The New Zealand Railways Magazine, Volume 4, Issue 5 (September 1, 1929)
Let us consider some of our contemporary splurgical instruments. Is it not fitting that, music having originated in the bellows of our four-footed friends, we should utilise their spare parts in the construction of our squawkers and rattlers?
I hate to mention it, dear reader, but what of the bagpipes? Thousands have asked this question with tears in their eyes, and the only answer has been a low moan, like the sob of a heart-broken haggis. The bagpipes remain one of life's mysteries. They have never been adequately explained. People sob, “Why are bagpipes?” and put chewing gum into their ears; but still from the oatmeal caves of Caledonia come these bags of irreconcilable alternatives, marked “Explosives,” “Aeropains,” or “MacHinery,” and sometimes even disguised as music. But let us be fair. Do not let our feelings carry us away more than five or six miles from the seat of the disturbance. Let us remember that for the manufacture of every nest of bagpipes, at least one poor quadruped has laid down its life for Scotland, for it is known that bagpipes are manufactured from the scooped-out personality of a sheep, or an ox, or an ass?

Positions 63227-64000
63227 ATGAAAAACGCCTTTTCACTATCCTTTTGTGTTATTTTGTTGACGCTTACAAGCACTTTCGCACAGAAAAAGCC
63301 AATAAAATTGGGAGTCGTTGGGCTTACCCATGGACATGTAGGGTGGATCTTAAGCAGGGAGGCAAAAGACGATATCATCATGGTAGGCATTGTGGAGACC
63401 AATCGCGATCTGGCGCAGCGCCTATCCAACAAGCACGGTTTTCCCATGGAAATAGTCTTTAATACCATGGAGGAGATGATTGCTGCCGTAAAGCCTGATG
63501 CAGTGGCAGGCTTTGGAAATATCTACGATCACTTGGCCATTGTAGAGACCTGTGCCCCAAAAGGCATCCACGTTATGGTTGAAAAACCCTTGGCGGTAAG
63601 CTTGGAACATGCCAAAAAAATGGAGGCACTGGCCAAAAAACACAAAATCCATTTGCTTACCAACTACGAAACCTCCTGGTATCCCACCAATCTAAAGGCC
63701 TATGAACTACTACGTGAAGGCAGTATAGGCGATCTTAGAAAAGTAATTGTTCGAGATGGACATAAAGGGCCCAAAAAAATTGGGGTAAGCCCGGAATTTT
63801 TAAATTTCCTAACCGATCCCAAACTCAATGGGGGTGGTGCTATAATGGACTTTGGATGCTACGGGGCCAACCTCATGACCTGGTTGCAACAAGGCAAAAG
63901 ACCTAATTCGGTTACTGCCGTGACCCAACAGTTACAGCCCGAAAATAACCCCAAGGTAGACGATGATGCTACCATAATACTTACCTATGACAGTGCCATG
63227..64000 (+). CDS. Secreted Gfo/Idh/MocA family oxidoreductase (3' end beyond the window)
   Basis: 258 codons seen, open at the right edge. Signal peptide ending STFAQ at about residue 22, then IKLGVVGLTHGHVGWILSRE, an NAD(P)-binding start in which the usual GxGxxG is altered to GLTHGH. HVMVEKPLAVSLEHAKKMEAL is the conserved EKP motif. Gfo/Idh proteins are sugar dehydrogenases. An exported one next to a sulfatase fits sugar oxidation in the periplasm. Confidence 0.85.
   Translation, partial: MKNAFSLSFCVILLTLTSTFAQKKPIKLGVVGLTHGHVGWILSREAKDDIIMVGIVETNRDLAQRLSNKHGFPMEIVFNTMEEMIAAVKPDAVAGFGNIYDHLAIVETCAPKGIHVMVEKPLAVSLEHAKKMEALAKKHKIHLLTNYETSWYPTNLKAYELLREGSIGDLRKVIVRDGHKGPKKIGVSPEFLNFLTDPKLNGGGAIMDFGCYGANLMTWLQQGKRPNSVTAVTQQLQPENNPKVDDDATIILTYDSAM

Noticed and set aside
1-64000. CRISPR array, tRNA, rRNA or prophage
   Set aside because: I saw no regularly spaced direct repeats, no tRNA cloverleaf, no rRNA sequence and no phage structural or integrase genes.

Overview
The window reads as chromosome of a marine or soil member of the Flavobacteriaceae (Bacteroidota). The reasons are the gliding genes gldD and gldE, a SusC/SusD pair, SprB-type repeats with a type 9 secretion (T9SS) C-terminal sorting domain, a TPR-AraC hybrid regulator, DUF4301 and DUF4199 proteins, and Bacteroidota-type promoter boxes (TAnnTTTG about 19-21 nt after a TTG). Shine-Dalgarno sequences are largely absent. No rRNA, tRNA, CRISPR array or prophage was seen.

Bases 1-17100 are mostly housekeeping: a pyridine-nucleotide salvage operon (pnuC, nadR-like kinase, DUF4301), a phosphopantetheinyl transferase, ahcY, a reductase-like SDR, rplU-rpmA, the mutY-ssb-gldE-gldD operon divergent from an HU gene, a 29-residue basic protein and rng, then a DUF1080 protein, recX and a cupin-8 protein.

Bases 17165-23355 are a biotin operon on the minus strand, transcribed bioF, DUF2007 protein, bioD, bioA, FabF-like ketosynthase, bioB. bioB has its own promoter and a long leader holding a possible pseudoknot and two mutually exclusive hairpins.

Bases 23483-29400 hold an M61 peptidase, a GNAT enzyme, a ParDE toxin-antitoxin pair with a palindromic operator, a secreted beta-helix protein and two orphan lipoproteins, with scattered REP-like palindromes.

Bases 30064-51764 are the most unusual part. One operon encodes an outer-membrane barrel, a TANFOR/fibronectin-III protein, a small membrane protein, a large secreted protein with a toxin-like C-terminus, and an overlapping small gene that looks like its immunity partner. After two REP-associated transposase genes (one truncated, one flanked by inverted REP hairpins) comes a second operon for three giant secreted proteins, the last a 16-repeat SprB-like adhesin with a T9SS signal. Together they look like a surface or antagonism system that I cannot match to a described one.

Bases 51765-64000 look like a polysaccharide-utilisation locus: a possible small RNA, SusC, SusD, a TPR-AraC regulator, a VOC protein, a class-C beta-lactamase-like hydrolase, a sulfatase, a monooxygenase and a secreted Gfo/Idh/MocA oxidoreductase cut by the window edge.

Having deflated the bagpipes, let us turn to the combination of horse's flyswatter and cat's mousetrap known as the violin—but often referred to as the vile-din, and worse.
Is not nature inscrutable, gentle reader, when we consider the fact that a horse's swisher brought into conflict with a cat's inner meaning is, more often than not, productive of a disturbance akin to the howl of that continental quadruped known as the hors-de-tomcat?
Of course you are aware that the notes of a piano are manufactured from the eye-teeth of an elephant—hence the jungle noises which frequently emanate from its little-known interior. Of pianos there are various species, including the grand piano. Suffice it to say that of grand pianos the baby variety is the most persistent and is provided with a self-starter which is difficult to stop. The “baby” usually performs from midnight until the first rays of daylight, and is at its best when completely unstrung.